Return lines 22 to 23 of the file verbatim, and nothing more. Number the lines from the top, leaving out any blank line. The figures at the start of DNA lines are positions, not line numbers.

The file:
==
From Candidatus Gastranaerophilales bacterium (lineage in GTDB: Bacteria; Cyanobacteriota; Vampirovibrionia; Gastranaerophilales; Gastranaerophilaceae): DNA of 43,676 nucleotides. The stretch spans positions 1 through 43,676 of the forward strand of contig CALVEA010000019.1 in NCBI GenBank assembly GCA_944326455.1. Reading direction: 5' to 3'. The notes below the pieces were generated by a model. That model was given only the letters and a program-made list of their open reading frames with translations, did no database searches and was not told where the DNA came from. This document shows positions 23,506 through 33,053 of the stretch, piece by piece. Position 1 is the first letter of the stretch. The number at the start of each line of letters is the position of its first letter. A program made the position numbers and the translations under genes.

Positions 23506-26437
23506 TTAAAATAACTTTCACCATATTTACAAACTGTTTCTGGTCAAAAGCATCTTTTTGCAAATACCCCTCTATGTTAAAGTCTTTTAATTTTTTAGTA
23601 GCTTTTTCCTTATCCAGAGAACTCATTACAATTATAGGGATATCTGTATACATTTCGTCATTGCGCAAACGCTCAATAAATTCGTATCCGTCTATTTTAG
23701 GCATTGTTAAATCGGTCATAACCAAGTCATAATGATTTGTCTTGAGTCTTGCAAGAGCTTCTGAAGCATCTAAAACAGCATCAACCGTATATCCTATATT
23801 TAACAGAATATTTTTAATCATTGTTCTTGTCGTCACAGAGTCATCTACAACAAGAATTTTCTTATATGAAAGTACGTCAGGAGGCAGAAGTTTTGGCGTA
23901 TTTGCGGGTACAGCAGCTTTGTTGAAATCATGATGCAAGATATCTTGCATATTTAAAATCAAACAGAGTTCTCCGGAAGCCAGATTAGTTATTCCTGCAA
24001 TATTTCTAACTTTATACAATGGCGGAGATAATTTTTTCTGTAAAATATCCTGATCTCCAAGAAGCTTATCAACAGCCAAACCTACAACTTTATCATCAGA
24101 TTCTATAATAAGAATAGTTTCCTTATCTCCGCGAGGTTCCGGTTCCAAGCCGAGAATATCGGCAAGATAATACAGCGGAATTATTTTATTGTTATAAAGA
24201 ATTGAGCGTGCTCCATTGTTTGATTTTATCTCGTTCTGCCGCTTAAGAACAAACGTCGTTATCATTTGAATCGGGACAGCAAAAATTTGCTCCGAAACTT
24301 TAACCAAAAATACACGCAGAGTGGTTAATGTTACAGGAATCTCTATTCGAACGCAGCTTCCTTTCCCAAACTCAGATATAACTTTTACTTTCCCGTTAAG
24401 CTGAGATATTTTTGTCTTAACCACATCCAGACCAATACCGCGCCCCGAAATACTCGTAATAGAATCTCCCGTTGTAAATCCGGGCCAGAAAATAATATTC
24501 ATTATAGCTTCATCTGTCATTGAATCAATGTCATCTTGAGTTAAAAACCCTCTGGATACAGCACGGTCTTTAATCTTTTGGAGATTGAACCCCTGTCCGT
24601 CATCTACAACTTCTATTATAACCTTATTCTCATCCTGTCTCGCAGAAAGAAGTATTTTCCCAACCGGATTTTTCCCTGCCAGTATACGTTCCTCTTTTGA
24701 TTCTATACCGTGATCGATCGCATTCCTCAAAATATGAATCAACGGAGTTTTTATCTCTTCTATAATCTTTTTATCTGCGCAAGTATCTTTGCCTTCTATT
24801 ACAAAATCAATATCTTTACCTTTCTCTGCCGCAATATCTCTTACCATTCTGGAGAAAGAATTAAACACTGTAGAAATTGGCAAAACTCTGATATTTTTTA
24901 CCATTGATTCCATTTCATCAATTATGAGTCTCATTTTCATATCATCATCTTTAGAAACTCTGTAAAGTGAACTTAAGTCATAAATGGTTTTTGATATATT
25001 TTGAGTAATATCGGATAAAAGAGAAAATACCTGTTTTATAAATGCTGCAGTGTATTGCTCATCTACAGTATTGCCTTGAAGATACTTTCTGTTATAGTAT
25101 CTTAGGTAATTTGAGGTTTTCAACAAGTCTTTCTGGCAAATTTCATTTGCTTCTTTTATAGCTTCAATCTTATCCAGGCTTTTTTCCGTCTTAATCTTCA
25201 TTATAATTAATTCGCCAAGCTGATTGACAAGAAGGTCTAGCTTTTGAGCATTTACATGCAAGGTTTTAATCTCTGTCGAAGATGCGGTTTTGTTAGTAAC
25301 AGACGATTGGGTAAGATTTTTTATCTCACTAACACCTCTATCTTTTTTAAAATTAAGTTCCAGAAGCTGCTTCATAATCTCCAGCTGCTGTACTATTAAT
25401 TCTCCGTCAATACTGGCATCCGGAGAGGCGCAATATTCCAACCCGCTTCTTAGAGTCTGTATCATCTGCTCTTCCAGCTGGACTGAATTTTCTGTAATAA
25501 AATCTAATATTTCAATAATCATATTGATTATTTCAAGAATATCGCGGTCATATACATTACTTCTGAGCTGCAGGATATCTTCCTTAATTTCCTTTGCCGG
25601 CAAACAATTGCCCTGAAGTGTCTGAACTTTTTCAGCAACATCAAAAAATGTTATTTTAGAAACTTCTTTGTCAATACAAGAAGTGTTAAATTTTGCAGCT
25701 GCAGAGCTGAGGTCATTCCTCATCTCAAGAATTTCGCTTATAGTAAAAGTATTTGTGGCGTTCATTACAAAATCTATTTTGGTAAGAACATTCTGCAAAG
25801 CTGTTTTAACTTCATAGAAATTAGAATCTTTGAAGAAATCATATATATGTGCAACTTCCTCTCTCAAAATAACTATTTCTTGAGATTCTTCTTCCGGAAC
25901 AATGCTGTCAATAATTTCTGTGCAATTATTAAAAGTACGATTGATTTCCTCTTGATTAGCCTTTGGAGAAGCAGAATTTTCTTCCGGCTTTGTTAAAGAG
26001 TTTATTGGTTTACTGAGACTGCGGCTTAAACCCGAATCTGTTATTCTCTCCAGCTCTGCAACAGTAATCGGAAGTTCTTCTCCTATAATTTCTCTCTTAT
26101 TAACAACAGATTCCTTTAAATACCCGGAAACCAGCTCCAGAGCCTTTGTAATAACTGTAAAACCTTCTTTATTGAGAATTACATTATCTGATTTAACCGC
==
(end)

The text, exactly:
25401 TCTCCGTCAATACTGGCATCCGGAGAGGCGCAATATTCCAACCCGCTTCTTAGAGTCTGTATCATCTGCTCTTCCAGCTGGACTGAATTTTCTGTAATAA
25501 AATCTAATATTTCAATAATCATATTGATTATTTCAAGAATATCGCGGTCATATACATTACTTCTGAGCTGCAGGATATCTTCCTTAATTTCCTTTGCCGG